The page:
Our Future Valley
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The future of the Sturgeon Valley

On September 14, 2021, Sturgeon County Council gave final approval to three bylaws that establish the future direction for the Sturgeon Valley area.

Known as the Our Future Valley project, the three bylaws include amendments to the County’s Municipal Development Plan, the Sturgeon Valley Core Area Structure Plan (ASP), and a new Sturgeon Valley South Area Structure Plan.

“By working with our residents, regional partners, and investors, we have been able to create a plan that respects existing development and identifies new opportunities for the Sturgeon Valley,” said Sturgeon County Mayor Alanna Hnatiw. “And while this is the end of one process, it is also the beginning of another process that will include more specific standards and public consideration of specific neighbourhood plans. We look forward continuing to work with everyone in the Valley to help realize this new vision.”

The updated planning documents outline areas for new residential development, future infrastructure and transportation requirements, as well as new commercial and industrial employment areas. Within each area, policies have been included that serve to respect existing residential and environmentally sensitive areas. They also include specific requirements that development density be transitioned or buffered between existing and future neighbourhoods.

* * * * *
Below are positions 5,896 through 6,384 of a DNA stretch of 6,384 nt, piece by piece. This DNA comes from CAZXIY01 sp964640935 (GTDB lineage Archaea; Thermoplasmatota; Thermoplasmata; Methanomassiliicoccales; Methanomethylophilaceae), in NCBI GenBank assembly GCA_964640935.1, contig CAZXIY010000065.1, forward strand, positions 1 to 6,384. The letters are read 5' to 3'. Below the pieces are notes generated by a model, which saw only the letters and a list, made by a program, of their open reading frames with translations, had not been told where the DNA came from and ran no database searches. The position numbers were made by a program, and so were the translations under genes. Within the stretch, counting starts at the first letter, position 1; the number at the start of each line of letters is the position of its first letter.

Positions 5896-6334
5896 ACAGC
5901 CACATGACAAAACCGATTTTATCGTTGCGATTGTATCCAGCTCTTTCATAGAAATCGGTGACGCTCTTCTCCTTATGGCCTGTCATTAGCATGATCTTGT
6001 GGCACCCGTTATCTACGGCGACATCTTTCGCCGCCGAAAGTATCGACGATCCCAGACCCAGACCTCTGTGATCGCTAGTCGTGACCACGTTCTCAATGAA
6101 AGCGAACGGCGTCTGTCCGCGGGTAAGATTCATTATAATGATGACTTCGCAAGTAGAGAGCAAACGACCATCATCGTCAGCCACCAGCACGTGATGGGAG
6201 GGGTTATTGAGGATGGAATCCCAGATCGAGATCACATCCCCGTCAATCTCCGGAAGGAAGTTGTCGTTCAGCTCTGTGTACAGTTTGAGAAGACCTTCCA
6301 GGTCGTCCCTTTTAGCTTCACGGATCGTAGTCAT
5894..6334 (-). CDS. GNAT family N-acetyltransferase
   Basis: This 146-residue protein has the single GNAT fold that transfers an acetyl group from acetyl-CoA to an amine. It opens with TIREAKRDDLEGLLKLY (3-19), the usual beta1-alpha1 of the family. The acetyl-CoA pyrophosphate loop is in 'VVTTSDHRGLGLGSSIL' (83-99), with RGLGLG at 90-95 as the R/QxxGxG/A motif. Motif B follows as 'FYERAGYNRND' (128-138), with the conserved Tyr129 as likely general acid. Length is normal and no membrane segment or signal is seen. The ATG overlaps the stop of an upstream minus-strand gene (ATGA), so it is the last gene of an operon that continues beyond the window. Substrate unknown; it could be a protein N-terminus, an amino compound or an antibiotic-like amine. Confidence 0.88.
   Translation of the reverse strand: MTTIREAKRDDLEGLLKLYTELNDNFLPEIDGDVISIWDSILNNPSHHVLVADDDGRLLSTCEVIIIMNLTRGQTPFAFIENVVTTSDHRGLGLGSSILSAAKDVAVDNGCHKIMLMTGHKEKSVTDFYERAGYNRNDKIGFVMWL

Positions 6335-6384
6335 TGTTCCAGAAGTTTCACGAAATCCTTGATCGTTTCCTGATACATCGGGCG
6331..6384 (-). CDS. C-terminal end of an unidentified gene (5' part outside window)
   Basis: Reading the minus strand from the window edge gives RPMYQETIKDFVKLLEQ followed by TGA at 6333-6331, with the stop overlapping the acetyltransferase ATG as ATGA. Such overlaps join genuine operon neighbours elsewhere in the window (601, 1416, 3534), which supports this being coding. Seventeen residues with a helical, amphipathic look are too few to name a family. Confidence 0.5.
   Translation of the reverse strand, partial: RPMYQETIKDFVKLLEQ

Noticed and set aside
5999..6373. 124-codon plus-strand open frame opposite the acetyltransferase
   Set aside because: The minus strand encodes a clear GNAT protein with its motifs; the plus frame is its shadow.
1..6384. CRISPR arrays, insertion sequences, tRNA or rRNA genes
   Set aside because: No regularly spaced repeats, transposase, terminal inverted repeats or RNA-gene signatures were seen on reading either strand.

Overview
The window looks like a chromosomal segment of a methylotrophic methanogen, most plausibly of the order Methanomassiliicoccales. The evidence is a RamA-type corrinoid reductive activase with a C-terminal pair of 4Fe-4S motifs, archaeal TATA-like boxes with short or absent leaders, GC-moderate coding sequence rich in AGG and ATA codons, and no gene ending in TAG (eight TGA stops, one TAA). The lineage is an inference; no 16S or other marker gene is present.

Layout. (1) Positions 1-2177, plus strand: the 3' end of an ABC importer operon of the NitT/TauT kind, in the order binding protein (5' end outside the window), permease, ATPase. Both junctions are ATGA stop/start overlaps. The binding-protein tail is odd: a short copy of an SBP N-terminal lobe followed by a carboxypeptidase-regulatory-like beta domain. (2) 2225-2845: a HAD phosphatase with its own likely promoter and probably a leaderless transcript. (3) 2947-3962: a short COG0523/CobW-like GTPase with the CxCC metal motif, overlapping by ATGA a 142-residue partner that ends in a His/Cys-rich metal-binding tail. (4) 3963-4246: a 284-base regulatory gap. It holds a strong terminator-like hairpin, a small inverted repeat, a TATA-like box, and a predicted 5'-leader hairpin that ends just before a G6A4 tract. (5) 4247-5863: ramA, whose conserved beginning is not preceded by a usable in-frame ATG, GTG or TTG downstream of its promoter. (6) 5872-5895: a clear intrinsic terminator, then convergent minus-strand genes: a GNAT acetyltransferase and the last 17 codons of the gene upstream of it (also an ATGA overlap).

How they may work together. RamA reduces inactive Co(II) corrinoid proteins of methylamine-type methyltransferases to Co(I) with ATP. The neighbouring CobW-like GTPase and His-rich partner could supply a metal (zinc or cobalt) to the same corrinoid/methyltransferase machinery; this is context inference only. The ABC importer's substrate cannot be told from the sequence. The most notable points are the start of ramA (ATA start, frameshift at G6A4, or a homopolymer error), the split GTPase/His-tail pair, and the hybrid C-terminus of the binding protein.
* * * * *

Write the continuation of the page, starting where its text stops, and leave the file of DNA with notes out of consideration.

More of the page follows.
The plans also reflect residents’ desire for more trails and access to greenspaces, while maintaining the unique heritage of the area. They further establish principles to honour what was heard during the consultation process, adhere to Edmonton Metropolitan Region Board (EMRB) policies on development density and other factors, and provide a clear and transparent planning pathway for land developers.

Moving to the implementation phase, the County will need to update a number of technical documents such as the the Land Use Bylaw and the general municipal servicing standards to reflect the regulations and design standards needed for higher density development. Engagement activities will take place to solicit input from developers, landowners, and residents. 

The ‘What’s Next’ chart below provides information on where the project is at, and what opportunities are available for public participation and input. 

Questions, comments, concerns?

If you have any questions about the Sturgeon Valley project please let us know at ourvalley@sturgeoncounty.ca.

Our Future Valley: What's Next

Complete

Step 1
Confirm

In-Progress

Step 2
Research

Not-Started

Step 3
Engagement

Not-Started

Step 4
Reporting

Not-Started

Step 5
Completion

 

  • Update Council on project timelines and deliverables.
  • Organize cross-departmental team.

 

Status: Complete Started: September 2021 | Completion: November 2021


  • Research best practises for high density residential development in the region and beyond.
  • Site tour of regional high-density developments.
  • Debrief findings on land use bylaw recommendations based on research.
  • Debrief findings on municipal servicing standards recommendation for high density development based on research.

Status: In-Progress Started: November 2021 | Completion: December 2021